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“Someone”, a creative reflection

“Someone”, a creative reflection

This reflection grew out of a shared Lectio Divina group session one year ago, and continued pondering and research. It has led to further exploration of “Songs of the Unsung”, which I may publish in due course.


While [Jesus] was still speaking to the crowds, his mother and his brothers were standing outside, wanting to speak to him. Someone told him, ‘Look, your mother and your brothers are standing outside, wanting to speak to you.’ But to the one who had told him this, Jesus replied, ‘Who is my mother, and who are my brothers?’ And pointing to his disciples, he said, ‘Here are my mother and my brothers! For whoever does the will of my Father in heaven is my brother and sister and mother.’

Matthew 12.46-50
(NRSV; Greek interlinear)


Creative reflection

This small vignette has parallels in Mark 3.31-35 and Luke 8.19-21, and Matthew is probably following Mark. So why not reflect on Mark’s version? Well, Matthew 12.46–50 was the Gospel set for Tuesday 21 July 2020 and used in my shared Lectio Divina group. More fundamentally, Mark does not include a ‘Someone’ among his dramatis personae, so this reflection would simply not have arisen. I do however draw insights from both Mark’s and Luke’s versions.

Context and Pharisees

Let’s start with some context.

Earlier in Chapter 12, Matthew describes a series of feisty exchanges between Jesus and the scribes and Pharisees. The disciples pick and eat heads of grain on the Sabbath, and the Pharisees complain. Jesus heals a man with a withered hand in a synagogue on the Sabbath, and the Pharisees respond by conspiring to destroy him. Jesus is followed by crowds, who he cures. Among them is a demoniac. The Pharisees, who also appear to be following Jesus around (in body if not in mind), accuse him of casting out demons by Beelzebul, and he calls them a “brood of vipers”. Then the scribes and Pharisees asked him for a sign, and he calls them “an evil and adulterous generation” for doing so.

Now, Jesus is still speaking to the crowds. We don’t know exactly where he is, but there are hints.

Location of our story

First of all, there is an “outside” (12.46), so we must be inside. In the next chapter we read: “That same day Jesus went out of the house and sat beside the lake” (Matt 13.1) and “Then he left the crowds and went into the house.” (Mat 13.36). So we are in a house. It is a familiar house, which Jesus is able to go into and out of without ceremony, and it is either big enough or open to the elements enough to enable Jesus to speak to the crowds.

Geographically, we are on “the lake”, that is the Sea of Galilee, and Jesus is not in his home town. In chapter 13, Jesus tells and explains a number of parables, then “he left that place. He came to his home town” where his family lived and were familiar (Matt 13.53-56).

The home town may be Nazareth, where Jesus grew up. Luke’s pseudo-parallel of this story in Matthew 13 is set in Nazareth and specifically not in Capernaum (see Luke 4.16,22-23).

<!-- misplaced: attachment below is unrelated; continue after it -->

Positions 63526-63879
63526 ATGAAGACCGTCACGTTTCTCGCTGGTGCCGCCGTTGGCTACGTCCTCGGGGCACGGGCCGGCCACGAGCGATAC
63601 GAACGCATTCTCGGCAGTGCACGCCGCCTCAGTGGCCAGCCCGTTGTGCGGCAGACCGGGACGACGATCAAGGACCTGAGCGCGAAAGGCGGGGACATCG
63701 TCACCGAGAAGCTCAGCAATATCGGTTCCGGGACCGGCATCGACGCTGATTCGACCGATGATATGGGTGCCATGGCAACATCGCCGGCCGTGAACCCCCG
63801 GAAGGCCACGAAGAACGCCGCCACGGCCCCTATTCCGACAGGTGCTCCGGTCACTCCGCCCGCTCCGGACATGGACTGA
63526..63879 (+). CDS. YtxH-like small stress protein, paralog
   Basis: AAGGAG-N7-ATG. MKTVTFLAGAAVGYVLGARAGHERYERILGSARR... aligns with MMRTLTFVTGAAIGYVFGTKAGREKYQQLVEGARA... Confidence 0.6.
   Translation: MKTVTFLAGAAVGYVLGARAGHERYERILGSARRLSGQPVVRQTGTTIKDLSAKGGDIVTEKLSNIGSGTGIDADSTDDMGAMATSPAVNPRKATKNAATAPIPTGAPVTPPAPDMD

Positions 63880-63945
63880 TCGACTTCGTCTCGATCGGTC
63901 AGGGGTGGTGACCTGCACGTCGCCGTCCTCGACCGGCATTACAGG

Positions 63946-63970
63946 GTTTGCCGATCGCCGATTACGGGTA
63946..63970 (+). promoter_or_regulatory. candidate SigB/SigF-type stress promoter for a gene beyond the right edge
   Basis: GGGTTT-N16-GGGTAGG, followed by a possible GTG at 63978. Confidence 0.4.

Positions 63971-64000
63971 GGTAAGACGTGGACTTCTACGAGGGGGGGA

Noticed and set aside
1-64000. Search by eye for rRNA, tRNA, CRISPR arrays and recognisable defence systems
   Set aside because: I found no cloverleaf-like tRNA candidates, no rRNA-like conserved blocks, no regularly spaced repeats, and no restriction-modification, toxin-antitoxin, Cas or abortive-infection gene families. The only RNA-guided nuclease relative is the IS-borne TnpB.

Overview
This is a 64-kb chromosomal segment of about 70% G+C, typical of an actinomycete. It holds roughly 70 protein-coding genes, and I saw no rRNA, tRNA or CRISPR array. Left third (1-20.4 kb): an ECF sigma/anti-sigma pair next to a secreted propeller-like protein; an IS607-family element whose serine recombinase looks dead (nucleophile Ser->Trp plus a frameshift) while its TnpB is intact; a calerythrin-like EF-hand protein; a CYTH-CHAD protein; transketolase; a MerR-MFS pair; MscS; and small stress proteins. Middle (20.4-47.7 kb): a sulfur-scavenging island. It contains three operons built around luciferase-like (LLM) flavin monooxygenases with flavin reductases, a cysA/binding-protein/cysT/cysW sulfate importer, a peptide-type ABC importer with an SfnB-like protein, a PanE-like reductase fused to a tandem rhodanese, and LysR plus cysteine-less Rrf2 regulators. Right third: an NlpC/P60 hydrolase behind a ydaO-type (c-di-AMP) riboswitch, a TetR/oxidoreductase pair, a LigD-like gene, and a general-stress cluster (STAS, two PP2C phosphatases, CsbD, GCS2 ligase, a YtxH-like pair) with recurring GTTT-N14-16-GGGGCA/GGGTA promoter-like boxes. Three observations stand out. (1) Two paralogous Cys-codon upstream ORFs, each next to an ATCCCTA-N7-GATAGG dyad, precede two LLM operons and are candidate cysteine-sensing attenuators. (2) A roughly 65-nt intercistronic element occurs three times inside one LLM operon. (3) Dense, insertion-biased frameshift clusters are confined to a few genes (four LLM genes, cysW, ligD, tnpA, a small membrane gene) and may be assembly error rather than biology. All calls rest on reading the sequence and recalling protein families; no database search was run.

On the other hand, according to Matthew, Joseph did make a home for his family in Nazareth after returning from Egypt (Matthew 2.23), but after the Temptations Jesus “left Nazareth and made his home in Capernaum by the lake” (Matthew 4.13). Mark also places Jesus’ home in Capernaum from early on in his ministry (Mark 2.1).

Nazareth is quite some distance from the Sea of Galilee, but Capernaum could be just round the coast and we may be quite close to Jesus’ home town.

Rounding out the dramatis personae

So far, our dramatis personae are Jesus; the crowds, many of whom he had cured; and the scribes and Pharisees. To these we can add Jesus’ mother and his brothers; “Someone”, also known as “the one”; his disciples; and of course the eyewitness who handed this story on and was probably a disciple.

Whether they had travelled from Nazareth afar or from Capernaum near at hand, we might ask why Jesus’ mother and his brothers were there. (Many manuscripts of the parallel in Mark include his sisters here too; Mark 3.32.) Why not one brother only, sent with a message? Had the whole family come to visit? In which case, why did Jesus go back to his home town, presumably travelling with his mother and brothers? Perhaps they had heard he was in the vicinity, and popped over from the next-door village to hear him speak and persuade him to spend some time with them.

Or had they heard he was causing trouble, and come mob-handed to take him home before he caused any more? Mark has a short story to this effect, set slightly earlier before the altercation over casting out demons: “Then [Jesus] went home; and the crowd came together again, so that they could not even eat. When his family heard it, they went out to restrain him, for people were saying, ‘He has gone out of his mind.’” (Mark 3.19b-21).1